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IR35: are you ready for HMRC enforcement changes from April?

  • United Kingdom
  • Employment law


The off-payroll working rules, commonly known as IR35, are designed to ensure that individuals who provide their services via an intermediary but who work in a similar way to employees, such as some contractors, consultants and freelancers, pay broadly the same income tax and national insurance contributions as employees. Government concerns over non-compliance with the IR35 Rules resulted in a reformed IR35 regime for the public sector in 2017 and for the private sector in April 2021.

Importantly, HMRC announced that it would initially take a lenient approach to enforcement during the first year of implementation in the private sector, including a moratorium on penalties until April 2022, provided there was no deliberate or dishonest conduct. However, this is set to end and may take some organisations by surprise.

Challenges in applying IR35

HMRC’s own research confirmed that nearly half of employers surveyed found the IR35 reforms difficult to comply with when initially introduced in the public sector. More recently, a number of government departments and agencies have paid, or owe, HMRC £263 million for failing to administer IR35 reforms correctly. In all cases, HMRC found that they had not taken reasonable care to prevent errors, including when answering questions in CEST (HMRC’s Check Employment Status for Tax tool).

Our experience is that many private sector businesses have also faced challenges when implementing the IR35 reforms. As a recent National Audit Office IR35 report notes, complex supply chains are more common in the private sector, when compared to the public sector, creating a greater risk of companies making errors when determining tax status.

Another emerging risk area relates to the growing use of umbrella companies to reduce IR35 administration. While the Government recognises that well-run umbrella companies fulfil a useful function, there are concerns about rogue operators associated with tax avoidance.

With the end of the HMRC moratorium approaching, organisations should take the opportunity to review whether their processes for hiring contract and freelance labour are IR35 compliant, or risk HMRC investigation and, potentially, significant tax liabilities and penalties.

Taking action to mitigate risk

As a reminder, in broad terms IR35 applies when:

  • a worker personally performs, or is under an obligation to personally perform, services for a client

  • the client is either a public authority or a medium or large private sector entity that has a UK connection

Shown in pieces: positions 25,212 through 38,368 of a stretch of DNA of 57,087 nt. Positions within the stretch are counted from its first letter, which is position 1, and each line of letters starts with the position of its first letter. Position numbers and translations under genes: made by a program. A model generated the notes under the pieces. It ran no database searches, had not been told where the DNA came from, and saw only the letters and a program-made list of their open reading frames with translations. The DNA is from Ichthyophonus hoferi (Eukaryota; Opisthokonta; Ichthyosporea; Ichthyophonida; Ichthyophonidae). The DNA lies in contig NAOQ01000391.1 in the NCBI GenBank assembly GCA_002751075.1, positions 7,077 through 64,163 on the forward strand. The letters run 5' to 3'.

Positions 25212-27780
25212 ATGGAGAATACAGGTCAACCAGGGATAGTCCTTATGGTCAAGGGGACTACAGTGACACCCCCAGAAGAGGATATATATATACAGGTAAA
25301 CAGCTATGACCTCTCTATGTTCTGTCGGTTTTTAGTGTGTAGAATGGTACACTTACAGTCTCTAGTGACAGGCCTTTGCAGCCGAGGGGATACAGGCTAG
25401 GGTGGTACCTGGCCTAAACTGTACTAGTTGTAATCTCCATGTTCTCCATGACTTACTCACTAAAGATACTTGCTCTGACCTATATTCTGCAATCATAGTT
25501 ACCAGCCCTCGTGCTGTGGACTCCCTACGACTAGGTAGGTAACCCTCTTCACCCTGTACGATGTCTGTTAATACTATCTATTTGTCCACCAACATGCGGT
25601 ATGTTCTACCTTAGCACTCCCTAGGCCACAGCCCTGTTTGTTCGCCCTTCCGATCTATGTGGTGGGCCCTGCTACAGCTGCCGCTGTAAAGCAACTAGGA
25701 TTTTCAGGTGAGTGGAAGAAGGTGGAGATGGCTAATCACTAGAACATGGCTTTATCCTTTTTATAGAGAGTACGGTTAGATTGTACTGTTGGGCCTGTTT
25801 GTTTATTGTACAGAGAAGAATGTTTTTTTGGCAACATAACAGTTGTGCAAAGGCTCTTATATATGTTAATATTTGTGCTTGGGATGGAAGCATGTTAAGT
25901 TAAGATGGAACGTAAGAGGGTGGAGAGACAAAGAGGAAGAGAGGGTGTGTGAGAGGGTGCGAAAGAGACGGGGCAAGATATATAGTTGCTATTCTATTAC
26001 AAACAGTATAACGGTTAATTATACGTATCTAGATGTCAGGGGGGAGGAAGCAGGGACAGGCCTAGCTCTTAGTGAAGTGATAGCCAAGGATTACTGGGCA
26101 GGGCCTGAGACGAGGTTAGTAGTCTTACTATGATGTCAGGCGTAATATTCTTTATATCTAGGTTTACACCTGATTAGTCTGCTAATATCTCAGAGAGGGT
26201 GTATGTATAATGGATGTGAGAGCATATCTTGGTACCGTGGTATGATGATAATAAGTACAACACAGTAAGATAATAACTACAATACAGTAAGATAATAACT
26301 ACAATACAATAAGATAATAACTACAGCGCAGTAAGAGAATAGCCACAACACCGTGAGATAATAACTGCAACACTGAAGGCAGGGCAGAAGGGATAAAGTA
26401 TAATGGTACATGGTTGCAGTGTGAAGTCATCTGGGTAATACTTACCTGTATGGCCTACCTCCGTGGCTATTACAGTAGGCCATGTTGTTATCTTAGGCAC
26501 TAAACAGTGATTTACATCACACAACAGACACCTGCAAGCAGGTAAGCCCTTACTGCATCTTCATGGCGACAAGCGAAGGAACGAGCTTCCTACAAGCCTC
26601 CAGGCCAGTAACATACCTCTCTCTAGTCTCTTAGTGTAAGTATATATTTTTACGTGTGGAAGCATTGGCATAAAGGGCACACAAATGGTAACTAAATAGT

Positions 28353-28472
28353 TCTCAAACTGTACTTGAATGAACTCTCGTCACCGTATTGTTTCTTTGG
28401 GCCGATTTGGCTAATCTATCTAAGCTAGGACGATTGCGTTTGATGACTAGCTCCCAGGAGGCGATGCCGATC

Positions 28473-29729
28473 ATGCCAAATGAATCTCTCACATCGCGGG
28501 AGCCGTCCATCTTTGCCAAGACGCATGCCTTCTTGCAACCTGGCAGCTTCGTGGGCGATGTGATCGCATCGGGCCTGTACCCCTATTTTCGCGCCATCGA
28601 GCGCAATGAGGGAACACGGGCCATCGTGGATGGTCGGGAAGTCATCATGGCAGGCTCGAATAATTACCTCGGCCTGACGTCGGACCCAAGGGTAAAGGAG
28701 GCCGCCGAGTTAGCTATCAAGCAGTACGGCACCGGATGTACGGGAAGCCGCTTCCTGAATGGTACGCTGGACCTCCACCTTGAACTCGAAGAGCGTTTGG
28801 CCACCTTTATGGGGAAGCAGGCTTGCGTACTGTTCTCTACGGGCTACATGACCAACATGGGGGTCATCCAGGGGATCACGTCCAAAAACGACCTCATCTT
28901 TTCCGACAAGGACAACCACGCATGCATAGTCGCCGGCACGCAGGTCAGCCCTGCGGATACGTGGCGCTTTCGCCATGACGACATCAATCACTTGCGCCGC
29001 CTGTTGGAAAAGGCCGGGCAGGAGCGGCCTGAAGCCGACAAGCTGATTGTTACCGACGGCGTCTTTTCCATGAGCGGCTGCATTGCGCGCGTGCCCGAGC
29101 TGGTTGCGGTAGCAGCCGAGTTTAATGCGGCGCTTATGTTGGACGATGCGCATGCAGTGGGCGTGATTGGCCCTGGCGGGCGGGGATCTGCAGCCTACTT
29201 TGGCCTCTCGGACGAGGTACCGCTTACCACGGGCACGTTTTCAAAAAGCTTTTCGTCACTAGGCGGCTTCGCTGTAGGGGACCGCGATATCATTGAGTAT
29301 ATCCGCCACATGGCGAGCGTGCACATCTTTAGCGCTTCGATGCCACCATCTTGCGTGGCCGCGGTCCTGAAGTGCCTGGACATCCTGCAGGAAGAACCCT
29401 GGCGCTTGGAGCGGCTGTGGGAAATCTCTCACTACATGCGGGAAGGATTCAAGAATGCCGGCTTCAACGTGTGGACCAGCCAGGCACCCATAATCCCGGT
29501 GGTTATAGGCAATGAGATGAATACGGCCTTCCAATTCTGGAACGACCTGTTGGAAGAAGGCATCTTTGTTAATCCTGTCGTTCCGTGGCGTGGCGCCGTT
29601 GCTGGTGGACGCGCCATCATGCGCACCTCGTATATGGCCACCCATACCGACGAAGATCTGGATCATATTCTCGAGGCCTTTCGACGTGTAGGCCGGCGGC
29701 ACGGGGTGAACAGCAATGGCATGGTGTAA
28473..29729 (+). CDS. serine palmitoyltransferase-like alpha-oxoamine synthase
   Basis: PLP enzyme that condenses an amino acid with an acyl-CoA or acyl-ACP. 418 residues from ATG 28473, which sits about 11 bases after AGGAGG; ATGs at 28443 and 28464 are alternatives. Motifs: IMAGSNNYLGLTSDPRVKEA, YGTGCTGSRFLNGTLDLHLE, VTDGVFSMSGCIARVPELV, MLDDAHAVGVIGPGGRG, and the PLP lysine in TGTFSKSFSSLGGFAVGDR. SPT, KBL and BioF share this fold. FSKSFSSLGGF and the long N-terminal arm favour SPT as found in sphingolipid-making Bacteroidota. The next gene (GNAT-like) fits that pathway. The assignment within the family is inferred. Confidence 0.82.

• the services are provided through an intermediary which meets certain conditions (e.g. a worker’s personal services company)

  • the circumstances are such that, if the contract had been made directly between the client and the worker, then the worker would be regarded as an employee of the client for income tax purposes (or the holder of an office under the client)

In summary, when IR35 applies, the client must:

  • decide whether the worker would be an employee if the business contracted directly with the worker, exercising reasonable care in reaching this decision

  • provide its decision on status, with reasons, via a status determination statement to the worker and to the party it contracts with for the supply of the worker

  • have in place a status disagreement process (a dispute resolution process)

  • if they are the fee payer, deduct and pay employment taxes to HMRC

Even if the client is not responsible directly for paying the worker’s fees, they could still potentially acquire liability for tax if the person responsible in the chain for such liabilities defaults.

As part of an IR35 compliance review employers should consider, as a minimum:

  • refresh their understanding of IR35 principles, e.g. using HMRC website information (any such steps being likely to demonstrate the exercise of reasonable care over the IR35 Rules). We provide refresher IR35 training to support compliance reviews

  • review the use of contract labour, ensuring that reasonable care has been taken in assessing the deemed employment status of contractors who supply their services via an intermediary

  • check the integrity and credibility of those within the labour supply chain and whether they are compliant with the off-payroll changes

  • ensure that IR35 administration is compliant, including: the issuing of status determination statements by trained personnel; communicating and applying a status disagreement process (should the contractor wish to challenge the determination); avoiding blanket determinations

  • audit labour supply contractual liabilities and indemnities

For further information on responding to IR35, please visit our Eversheds Sutherland resource page.